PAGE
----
You Can Be a Great Leader and Also Have a Life
Tesla and Space X CEO Elon Musk tweets that no one changed the world working 40 hours a week. He rarely sleeps or sees his kids and had a famously public meltdown. Apple’s Tim Cook is on email before the sun rises. And billionaire Mark Cuban worked until 2 am launching his first business and didn’t take a vacation for seven years.
These intense working styles are often celebrated as the only way to get to the top and be a superproductive leader. Indeed, surveys show that managers and executives describe the “ideal worker” as someone with no personal life or caregiving responsibilities. And a majority of leaders themselves — the ones who set the tone for organizations and model behavior for everyone else — think work-life balance is “ at best an elusive ideal and at worst a complete myth.”
But does it have to be that way?
That’s a question Jessica DeGroot sought to answer when she started the nonprofit ThirdPath Institute. She formed a group of about two dozen men and women in senior management at small businesses and Fortune 500 companies who wanted to challenge the notion that work-life balance is impossible for leaders. For nearly two decades, the group has been helping each other figure out how to work more effectively so that leaders could have time for their lives, sharing successful strategies and learning from failures.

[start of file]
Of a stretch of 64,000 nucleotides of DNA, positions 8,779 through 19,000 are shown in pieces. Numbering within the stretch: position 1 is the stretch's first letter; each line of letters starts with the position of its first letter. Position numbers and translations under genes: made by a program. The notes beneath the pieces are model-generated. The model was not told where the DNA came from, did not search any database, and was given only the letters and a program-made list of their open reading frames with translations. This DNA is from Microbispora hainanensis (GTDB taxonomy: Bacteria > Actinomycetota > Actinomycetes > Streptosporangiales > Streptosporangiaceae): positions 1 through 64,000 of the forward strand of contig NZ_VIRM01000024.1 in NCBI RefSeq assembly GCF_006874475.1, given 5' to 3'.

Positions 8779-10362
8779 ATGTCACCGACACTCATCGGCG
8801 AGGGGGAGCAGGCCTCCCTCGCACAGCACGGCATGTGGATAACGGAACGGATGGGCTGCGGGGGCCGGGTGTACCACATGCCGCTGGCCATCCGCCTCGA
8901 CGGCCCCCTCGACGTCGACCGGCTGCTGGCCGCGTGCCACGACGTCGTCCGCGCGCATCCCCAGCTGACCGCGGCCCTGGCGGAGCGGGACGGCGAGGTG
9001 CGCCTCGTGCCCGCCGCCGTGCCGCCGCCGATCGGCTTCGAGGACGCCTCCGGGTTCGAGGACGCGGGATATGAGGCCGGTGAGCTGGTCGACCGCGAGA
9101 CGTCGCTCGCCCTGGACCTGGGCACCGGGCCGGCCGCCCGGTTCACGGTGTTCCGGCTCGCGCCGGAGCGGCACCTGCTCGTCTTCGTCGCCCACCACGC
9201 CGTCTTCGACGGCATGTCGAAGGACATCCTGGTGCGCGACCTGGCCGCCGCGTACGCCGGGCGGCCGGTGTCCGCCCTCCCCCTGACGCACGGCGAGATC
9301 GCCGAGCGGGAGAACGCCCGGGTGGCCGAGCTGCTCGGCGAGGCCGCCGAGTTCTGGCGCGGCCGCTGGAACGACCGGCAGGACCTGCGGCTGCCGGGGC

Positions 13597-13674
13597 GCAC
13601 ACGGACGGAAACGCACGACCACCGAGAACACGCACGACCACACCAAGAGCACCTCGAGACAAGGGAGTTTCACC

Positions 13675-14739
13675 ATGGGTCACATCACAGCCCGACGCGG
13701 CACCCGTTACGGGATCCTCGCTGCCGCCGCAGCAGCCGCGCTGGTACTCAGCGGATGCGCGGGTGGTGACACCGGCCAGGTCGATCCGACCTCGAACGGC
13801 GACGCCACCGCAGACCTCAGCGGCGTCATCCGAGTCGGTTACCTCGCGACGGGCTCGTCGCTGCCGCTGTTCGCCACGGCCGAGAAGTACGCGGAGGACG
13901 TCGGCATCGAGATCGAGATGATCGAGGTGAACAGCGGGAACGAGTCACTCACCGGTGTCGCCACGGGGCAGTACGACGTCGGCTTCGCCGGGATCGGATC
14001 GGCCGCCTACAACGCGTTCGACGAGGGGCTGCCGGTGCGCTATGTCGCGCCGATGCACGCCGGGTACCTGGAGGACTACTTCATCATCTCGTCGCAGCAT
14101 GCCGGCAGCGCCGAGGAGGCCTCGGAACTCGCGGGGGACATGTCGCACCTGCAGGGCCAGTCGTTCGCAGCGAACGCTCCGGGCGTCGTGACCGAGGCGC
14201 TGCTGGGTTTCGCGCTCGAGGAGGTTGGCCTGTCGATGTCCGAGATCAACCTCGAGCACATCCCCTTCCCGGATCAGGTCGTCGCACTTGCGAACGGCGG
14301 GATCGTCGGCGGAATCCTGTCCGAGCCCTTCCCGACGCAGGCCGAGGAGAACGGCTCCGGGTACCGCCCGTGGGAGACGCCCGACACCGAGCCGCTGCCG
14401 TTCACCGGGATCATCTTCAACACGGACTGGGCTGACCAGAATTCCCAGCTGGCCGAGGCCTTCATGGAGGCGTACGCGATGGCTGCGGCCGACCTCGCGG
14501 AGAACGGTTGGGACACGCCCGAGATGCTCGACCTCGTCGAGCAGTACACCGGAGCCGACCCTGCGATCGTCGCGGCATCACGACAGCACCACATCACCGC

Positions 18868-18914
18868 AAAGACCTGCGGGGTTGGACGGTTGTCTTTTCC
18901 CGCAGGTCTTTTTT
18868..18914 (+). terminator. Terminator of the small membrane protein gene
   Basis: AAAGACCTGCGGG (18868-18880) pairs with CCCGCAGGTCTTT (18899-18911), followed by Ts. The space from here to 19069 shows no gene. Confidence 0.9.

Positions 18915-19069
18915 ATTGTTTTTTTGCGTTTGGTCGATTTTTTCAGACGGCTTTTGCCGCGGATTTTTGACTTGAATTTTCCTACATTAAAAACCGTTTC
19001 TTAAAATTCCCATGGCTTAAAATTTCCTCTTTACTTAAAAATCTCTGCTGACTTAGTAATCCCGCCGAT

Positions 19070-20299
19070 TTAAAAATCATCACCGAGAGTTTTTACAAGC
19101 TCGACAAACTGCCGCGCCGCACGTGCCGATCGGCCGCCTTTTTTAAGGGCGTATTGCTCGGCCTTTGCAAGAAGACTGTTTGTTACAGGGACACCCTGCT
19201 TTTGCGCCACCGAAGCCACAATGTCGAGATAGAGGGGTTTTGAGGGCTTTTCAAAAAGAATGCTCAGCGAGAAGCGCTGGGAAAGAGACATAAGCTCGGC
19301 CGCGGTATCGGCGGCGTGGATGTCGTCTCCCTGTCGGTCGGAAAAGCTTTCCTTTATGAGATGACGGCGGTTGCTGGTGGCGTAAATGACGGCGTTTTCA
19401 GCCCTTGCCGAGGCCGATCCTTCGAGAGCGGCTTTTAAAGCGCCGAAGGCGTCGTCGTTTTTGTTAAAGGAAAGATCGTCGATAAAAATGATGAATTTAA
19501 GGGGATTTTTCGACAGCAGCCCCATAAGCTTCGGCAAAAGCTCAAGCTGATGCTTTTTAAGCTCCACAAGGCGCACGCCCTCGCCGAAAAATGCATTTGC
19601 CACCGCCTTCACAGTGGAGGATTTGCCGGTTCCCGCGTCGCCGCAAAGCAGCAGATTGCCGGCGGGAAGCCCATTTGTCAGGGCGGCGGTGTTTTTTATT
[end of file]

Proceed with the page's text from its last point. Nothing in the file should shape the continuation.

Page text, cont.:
For leaders to stand up to status quo pressures and make work-life balance a priority, DeGroot discovered, they had to cultivate skills around three relationships: learning to work differently with their teams at work, making a plan with their families to put home and family first and shifting their own mindsets to believe change is truly possible. The stories of three leaders exemplify how this can be done.